However, I’ve ridden my fair share of trail bikes as a contributor on this platform, as a guide, and as a lifelong mountain biker. The Niner RIP 9 RDO V3 stands out from the crowd in that it not only performed well on the chunkiest descents I could find for it in a wide variety of conditions, both on Colorado’s Front Range and in my new home in Tucson, AZ, but it did so while offering the qualities traditionally reserved for a much lighter machine.

After all, exceptional downhill performance was a feature I expected of a highly anticipated new competitor in the trail bike space. But doing so among the best in the business, while maintaining the lively ride feel and all-day functionality of a cross country rig (albeit one on holiday) was a label refinement I honestly didn’t expect. On the slopes of Mt. Lemmon, I can’t imagine riding a bike with less bravado in either of these disparate categories. The fast descents, big drops, and chunky landings require a highly capable bike. Yet even a shuttle ride around Tucson often means a thousand feet of climbing to transfer between the valleys. And climbing over steep ridgelines at 7000 feet is no joke, even for those who enjoy pedaling as much as dropping in.

Niner RIP 9 RDO V3 Short Term Review

The bike features end-to-end, full sleeve internal cable guides and factory-installed frame protection.

Bottom line, during this monthlong test session, I found the Niner RIP 9 RDO V3 to be stable, yet snappy when I needed it to be. It was efficient when power to the pedals took precedence, yet every bit as capable as similar bikes on the market when focus shifted to the descent. For this, I’d highly recommend this playful, growth-inspiring trail bike for anyone looking to up their game in a package that will allow for more all-day accessibility than is traditionally expected from a bike in this category.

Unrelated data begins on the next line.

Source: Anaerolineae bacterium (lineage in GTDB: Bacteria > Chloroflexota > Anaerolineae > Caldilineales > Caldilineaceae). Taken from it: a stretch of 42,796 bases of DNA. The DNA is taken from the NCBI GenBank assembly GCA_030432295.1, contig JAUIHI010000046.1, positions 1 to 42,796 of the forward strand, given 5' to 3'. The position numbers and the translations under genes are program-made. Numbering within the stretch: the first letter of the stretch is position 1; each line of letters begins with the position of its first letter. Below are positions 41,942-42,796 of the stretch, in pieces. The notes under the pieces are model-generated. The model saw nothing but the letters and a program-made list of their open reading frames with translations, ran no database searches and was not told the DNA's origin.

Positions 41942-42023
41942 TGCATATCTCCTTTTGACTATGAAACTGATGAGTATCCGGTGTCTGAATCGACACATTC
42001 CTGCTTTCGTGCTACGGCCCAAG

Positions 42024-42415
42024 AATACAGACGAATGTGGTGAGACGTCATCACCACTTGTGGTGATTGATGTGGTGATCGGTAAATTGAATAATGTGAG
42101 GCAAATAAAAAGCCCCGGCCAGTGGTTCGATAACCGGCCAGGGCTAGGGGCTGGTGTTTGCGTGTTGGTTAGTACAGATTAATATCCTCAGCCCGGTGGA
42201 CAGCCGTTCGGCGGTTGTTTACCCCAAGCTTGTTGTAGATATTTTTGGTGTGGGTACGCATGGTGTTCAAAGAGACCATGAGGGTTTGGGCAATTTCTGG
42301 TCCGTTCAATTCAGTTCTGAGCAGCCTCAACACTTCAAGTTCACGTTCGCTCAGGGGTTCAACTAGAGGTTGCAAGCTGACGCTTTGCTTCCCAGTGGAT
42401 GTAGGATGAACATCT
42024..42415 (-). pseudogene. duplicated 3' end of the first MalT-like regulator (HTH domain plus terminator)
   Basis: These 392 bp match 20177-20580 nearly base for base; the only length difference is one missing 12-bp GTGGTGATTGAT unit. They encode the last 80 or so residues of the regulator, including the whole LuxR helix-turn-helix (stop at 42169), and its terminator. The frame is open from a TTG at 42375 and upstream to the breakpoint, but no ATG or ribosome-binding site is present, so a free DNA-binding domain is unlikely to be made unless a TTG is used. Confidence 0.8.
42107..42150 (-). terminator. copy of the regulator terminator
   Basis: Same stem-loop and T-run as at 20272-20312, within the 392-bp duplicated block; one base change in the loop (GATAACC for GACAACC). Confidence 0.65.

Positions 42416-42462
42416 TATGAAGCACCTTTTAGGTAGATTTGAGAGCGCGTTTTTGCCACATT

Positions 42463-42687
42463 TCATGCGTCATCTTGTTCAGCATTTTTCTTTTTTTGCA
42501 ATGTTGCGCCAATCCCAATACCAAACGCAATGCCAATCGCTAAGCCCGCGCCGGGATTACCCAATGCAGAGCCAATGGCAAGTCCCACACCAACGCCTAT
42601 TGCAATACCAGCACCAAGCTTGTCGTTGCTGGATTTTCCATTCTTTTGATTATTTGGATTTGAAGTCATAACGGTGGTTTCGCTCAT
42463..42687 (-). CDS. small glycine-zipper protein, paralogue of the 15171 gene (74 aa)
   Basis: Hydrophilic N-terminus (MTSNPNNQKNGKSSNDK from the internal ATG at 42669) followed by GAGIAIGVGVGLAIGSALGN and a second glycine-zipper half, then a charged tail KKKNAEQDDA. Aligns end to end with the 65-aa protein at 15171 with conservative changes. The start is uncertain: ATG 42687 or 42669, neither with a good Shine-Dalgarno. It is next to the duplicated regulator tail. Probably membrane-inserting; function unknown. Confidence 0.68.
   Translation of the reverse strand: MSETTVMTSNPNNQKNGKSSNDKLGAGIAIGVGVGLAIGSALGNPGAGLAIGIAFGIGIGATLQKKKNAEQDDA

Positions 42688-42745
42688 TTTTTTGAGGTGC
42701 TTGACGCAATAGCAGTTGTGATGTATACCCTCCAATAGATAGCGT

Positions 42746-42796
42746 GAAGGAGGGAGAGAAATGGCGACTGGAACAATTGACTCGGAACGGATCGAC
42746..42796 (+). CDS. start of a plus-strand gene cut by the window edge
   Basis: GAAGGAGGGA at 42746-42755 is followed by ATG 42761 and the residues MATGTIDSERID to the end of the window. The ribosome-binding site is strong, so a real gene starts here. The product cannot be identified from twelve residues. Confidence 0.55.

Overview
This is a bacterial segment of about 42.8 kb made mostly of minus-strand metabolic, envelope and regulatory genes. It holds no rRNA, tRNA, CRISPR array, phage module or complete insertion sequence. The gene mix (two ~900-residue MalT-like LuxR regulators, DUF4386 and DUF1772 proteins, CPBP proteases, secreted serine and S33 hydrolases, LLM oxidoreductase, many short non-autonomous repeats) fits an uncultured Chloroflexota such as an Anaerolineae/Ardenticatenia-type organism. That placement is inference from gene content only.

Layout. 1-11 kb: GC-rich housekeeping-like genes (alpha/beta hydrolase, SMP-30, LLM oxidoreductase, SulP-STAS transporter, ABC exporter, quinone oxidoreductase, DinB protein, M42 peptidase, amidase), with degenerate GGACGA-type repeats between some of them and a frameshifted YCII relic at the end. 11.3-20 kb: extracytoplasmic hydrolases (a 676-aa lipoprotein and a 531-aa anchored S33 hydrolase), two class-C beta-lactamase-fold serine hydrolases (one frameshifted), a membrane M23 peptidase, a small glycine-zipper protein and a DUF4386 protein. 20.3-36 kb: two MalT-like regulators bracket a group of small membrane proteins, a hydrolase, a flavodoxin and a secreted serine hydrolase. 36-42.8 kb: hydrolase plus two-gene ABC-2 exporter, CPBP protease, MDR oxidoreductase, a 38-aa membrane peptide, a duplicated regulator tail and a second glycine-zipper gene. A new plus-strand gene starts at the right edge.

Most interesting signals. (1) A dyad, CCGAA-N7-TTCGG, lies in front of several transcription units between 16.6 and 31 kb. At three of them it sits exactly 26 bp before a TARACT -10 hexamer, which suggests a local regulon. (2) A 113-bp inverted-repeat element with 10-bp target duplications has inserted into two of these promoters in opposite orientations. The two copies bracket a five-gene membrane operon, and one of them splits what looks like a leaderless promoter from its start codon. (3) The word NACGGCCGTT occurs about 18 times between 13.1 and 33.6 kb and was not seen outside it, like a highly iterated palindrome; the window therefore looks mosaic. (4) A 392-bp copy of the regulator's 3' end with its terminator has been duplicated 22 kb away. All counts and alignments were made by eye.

Rating: 4.5 out of 5
Price: $6950 as tested
More Info: ninerbikes.com

Niner RIP 9 RDO V3 Short Term ReviewNiner RIP 9 RDO V3 Short Term Review


About the author: Dillon Caldwell

Dillon Caldwell is a native of Bend, Oregon with a big heart for the sport of cycling. He grew up to be a successful junior cross-country racer but got hooked on road racing during his time at the University of Oregon, where he ran the school's club cycling team for several years. He now spends the majority of his time as a road racer for both the Audi and the Canyon Bicycles - Shimano racing teams on the regional and the national scales, respectively. On the side, he is a mountain bike tour guide for Cog Wild, a cycling coach for Wenzel Coaching, a member of the board of directors for the Tour des Chutes cancer charity, and a passionate writer.


Related Articles


NOTE: There are two ways to comment on our articles: Facebook or Wordpress. Facebook uses your real name and can be posted on your wall while Wordpress uses our login system. Feel free to use either one.

Facebook Comments:



Wordpress Comments:

  • dan says:

    Thinking aloud, not necessarily directed at Dillon: how does it stack up to the Fezzari La Sal Peak in terms of performance AND pricing?

  • Scott says:

    What was Fox thinking when they angled the valve down like that? The valve should point away from the symmetry plane of the bike for easy access. Then again, why exactly did Niner pick that shock? I am sure there are other shocks out there. They should supply the bike with a 90 degree adapter.

    • James Cross says:

      It comes with a 90 degree adapter, the industry press is lovingly coined it “the Crack Pipe”. As far as the particular shock, well they have partnered with Fox for the longest time to be their supplier for their high end builds (and most of their bikes) and this is what the mfg had to offer for an OEM part. It must have met the spec for tune capabilities and price point etc. Every manufacture makes these kinds of choices when they put out products etc.

Leave a Reply

Your email address will not be published. Required fields are marked *

*
*


THE SITE

ABOUT MTBR

VISIT US AT

© Copyright 2019 VerticalScope Inc. All rights reserved.